home Health World Health Organisation… The Dangers of Damp and Mould

World Health Organisation… The Dangers of Damp and Mould

Extracts from World Health Organisation’s Free Brochure , Regarding Damp and Mould in European Homes

‘Damp and mould: why you should care! In Europe, an estimated 10–50% (depending on the country) of the indoor environments where human beings live, work and play are damp. Too much moisture makes a home stuffy and gives it a faint odour.

Humid walls create a coldness that makes more heating necessary and increases energy bills.

WHO is concerned about this situation because excessive dampness and mould are a threat to health. Occupants of damp or mouldy buildings are at increased risk of experiencing health problems such as respiratory symptoms, respiratory infections, allergic rhinitis and asthma. Some people are more sensitive to mould than others, and some groups are especially vulnerable.

Additional effort should be made to keep away from damp and mould babies and children, elderly people, those with existing skin problems, such as eczema, or respiratory problems, such as allergies and asthma, and anyone who is immuno-compromised (e.g., chemotherapy patients).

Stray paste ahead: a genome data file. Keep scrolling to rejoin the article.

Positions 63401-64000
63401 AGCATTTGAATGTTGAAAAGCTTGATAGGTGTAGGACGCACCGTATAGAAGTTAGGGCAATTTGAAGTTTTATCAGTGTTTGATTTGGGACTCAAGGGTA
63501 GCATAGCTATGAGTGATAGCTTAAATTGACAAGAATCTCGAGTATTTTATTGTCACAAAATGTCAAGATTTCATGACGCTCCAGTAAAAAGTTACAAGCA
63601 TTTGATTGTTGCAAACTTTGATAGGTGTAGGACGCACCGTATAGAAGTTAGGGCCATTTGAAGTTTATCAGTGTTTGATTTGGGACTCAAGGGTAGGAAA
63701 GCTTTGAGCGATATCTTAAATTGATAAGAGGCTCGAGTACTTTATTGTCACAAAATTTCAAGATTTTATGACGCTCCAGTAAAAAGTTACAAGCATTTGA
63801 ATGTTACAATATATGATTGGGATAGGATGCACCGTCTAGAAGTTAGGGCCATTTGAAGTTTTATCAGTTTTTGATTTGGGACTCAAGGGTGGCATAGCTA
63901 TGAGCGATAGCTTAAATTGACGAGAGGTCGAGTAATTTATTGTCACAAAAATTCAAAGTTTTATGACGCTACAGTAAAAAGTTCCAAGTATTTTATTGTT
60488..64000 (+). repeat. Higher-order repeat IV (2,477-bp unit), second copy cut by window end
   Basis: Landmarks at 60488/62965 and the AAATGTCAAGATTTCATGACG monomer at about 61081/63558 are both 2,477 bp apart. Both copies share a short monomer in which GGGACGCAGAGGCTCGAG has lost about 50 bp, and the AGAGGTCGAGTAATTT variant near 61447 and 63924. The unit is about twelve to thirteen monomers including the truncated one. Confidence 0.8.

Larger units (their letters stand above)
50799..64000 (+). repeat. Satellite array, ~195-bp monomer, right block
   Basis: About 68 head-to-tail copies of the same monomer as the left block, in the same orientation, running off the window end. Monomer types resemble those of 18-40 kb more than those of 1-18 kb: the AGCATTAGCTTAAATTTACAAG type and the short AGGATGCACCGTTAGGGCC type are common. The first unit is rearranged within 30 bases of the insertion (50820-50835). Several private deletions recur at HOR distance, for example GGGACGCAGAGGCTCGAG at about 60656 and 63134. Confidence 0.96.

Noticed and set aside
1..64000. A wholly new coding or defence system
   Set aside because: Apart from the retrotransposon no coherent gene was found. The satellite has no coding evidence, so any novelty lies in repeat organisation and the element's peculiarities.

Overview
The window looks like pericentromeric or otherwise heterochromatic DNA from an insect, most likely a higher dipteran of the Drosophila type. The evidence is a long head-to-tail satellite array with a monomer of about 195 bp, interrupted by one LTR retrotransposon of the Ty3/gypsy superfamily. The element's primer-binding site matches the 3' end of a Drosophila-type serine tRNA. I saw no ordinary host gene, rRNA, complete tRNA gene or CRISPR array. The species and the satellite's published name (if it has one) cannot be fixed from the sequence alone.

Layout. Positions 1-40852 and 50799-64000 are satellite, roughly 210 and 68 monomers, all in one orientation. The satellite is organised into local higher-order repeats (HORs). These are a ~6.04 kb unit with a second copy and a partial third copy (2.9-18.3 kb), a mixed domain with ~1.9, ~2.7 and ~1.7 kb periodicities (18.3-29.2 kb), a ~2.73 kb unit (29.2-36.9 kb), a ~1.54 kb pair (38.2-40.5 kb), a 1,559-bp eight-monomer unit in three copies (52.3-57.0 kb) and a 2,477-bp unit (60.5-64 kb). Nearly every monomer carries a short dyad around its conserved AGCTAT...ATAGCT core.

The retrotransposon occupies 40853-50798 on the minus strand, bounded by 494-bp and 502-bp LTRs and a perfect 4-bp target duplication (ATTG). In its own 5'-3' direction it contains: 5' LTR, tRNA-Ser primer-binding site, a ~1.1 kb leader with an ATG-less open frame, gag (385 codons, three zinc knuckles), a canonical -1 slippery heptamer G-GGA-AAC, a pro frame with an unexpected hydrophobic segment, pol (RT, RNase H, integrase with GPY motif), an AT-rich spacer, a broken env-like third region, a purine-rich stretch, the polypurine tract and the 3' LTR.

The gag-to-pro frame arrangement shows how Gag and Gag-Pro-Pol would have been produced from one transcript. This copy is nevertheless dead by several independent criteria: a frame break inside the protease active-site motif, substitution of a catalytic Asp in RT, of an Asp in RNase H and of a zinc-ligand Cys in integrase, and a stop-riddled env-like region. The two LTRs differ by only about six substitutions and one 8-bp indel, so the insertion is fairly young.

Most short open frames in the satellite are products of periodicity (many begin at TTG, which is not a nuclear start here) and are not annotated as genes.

On the other hand, WHO has demonstrated that remedial action works. For example, research shows that people living in well-insulated and adequately ventilated accommodation are less likely to visit their doctor or be admitted to hospital due to respiratory conditions than those living in damp homes’

‘Practical tips on getting rid of damp and mould Key message: Measures to prevent or reduce moisture are the main way to limit the development of mould (and any microbial) growth: Without water – no mould! The three main actions are:

  1. Detecting and locating the source of the moisture problem;
  2. Removing the mould; and 3. Taking action to control excessive moisture and condensation.’

The full brochure can be downloaded free of charge using the following link;